Review: 'World War Z' Saps Excitement from the Zombie Apocalypse
by Jeremy Kirk
June 21, 2013
It's been a bumpy ride getting Max Brooks' World War Z to the big screen. Even with Brad Pitt on as lead/producer/champion and Marc Forster directing, various drafts on the screenplay and a last-minute reshoot on pretty much the whole ending has given us something neither train wreck nor grand blockbuster of a zombie apocalypse. World War Z has a difficult time impressing on any level. The intensity and even excitement that should be built into the very premise is squandered for something subtler that simply doesn't work. Not even Pitt's gleaming charisma can break through the dreary, and sometimes dull tones.
That doesn't stop him from trying. When the film begins, the rioting in the streets is seen on the TV. Gerry Lane (Pitt), former problem solver for the United Nations, is making breakfast for his family, who watch on casually. It's world news. Nothing insane ever happens like that here at home. That's what they think until only minutes later when they come face to face with the insane swarm. It's the zombie apocalypse, humans being taken over by some unseen pandemic that spreads through their vicious bites. The zed word only comes into it, because that's how the military - or what's left of it - classifies it.
What begins very quickly also shows the poor hand it's dealing us right at the same time. As soon as Lane and family begin racing through the chaos of city streets, director Forster - the man who took similar duties on Quantum of Solace, which is important here - goes directly into shaky-cam mode. It's difficult to tell what's going on, who's zombie and who's human. The idea that such a film making technique instantly causes tension for the audience was proven otherwise long ago. World War Z has consistent shaky camera action, and even though the pace of the action never seems to subside for long, it's unable to ever grasp you.
The waves of zombies stampeding over each other to get their human prey is an interesting concept, one that's never been able to be depicted as it is here in this Summer blockbuster. Unfortunately, most of the zombie action here comes in waves of a dozen or less attackers, those waves and piles left for only the few instances we saw in the trailers. When they're not menacing swarms of CG zombies, they're individual CG zombies. The special effects on the undead here isn't horrible, but it's noticeable. Each time they attack, run, even move an arm a bit, the jerky computer effects takes you right out of it.
Which leaves the real interest in World War Z to Lane's search for a cure. We follow the man around the globe, constantly checking in with his family via satellite phone, and watch him go from country to country in hot pursuit of "patient zero," the first of the zombies. This may have been an interesting plot line, but the screenplay as it is loses interest in that fast for a completely different idea altogether. It also has a hard time holding interest on more than one character The screenwriting cooks in this kitchen include Matthew Michael Carnahan (The Kingdom), J. Michael Straczynski ("The Twilight Zone"), Drew Goddard (The Cabin in the Woods), and Damon Lindelof ("Lost" and Prometheus), and the film's intention was never to bring Max Brooks' novel to film as it was written, an oral history of the zombie apocalypse from many, different perspectives long after the war was over.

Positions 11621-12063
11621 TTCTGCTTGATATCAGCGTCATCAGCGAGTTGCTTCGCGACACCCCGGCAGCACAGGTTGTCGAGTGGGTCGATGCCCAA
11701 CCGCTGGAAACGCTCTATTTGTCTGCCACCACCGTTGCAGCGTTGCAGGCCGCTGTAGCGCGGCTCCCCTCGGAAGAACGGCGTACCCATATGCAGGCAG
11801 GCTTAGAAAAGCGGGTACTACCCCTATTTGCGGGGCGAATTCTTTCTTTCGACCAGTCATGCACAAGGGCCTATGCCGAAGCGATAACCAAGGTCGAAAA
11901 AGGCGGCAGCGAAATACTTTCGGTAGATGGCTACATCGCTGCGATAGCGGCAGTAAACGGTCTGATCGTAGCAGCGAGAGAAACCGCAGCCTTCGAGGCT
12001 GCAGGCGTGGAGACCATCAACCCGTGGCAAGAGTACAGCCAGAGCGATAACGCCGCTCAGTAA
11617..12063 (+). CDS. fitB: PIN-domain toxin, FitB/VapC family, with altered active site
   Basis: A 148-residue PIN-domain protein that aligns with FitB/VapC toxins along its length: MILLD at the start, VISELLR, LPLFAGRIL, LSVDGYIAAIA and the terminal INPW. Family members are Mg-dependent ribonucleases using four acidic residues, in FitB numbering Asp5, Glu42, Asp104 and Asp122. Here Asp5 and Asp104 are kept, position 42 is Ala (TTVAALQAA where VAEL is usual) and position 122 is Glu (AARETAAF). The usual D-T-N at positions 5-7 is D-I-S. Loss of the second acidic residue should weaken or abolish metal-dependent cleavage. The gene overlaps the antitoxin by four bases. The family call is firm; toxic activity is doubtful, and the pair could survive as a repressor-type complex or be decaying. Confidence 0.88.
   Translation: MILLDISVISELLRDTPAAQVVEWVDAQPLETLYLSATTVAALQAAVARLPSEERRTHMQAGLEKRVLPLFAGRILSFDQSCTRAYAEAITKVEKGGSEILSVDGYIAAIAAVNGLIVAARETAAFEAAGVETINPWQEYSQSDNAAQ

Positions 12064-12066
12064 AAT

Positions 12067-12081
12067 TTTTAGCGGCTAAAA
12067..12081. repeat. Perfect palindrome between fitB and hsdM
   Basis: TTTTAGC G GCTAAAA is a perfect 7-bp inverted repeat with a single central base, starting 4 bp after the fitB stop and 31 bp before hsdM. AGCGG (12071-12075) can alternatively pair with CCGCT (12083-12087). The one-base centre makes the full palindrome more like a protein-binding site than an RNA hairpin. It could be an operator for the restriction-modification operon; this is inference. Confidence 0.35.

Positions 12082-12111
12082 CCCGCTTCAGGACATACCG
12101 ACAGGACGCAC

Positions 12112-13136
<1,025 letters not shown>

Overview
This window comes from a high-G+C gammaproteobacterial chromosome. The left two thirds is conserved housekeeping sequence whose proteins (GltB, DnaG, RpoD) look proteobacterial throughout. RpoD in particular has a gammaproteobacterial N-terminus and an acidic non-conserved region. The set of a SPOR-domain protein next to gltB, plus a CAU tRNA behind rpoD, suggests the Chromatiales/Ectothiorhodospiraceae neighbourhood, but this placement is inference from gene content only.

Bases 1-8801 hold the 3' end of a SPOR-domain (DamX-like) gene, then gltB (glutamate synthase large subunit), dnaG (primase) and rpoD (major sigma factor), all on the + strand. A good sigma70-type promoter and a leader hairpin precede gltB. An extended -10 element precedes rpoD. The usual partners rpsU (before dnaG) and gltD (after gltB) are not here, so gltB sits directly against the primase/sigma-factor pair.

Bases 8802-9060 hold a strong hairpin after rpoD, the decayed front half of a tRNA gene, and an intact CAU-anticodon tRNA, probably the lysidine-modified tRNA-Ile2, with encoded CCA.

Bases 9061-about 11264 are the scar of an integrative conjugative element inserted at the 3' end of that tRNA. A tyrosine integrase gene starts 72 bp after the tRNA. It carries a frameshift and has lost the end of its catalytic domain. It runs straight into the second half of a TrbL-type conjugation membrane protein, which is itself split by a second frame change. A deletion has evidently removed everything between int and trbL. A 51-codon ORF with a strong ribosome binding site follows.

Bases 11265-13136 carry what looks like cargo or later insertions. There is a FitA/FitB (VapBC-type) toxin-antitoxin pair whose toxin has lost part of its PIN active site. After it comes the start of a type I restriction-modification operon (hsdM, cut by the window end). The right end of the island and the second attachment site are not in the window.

World War Z, the film, was always going to just be about Pitt's character, Lane. This instantly draws tension away from the film's horror. The "anyone can die at any moment" that usually comes from the sub-genre can only work if you're invested in a large group of character. See "The Walking Dead", the comic or the TV show. It doesn't matter which. But World War Z, Brad Pitt's show and, by that rationale, the story of Gerry Lane during this apocalyptic time only lets us into his character. This might not be a bad thing, all in all. Brad Pitt looking concerned about rampaging zombies is still worth watching. It just doesn't make for a very suspenseful Summer movie.
Even a supporting female soldier aiding Lane (Daniella Kertesz) has a difficult time making us remember her name. World War Z boasts a few names you might recognize: Mireille Enos as Lane's worried wife-at-home; James Badge Dale as captain of an overrun, American outpost; David Morse as an ex-CIA agent who saw this apocalypse coming; and Matthew Fox as…Parajumper. That's his credit, and you would need a keen eye to even notice him. Each of these characters may have had a much larger part here, more development to make them actual characters worth caring about, before the script revisions and reshoots. As it stands, they may as well have vague titles instead, like Matthew Fox's Parajumper.
World War Z is too much world procedural, not enough war action, and the Zs on hand are just silly. A more toned-down version of the zombie apocalypse has always been suspenseful, a small group trapped in a secluded environment quickly becoming overrun by the undead. The zombie movies have gotten larger and larger, and though a blockbuster version of a war against them sounds awesome on paper, the end results of World War Z leaves us craving more. Maybe in the sequel, they'll actually get to the "War" part of the title.
Jeremy's Rating: 5 out of 10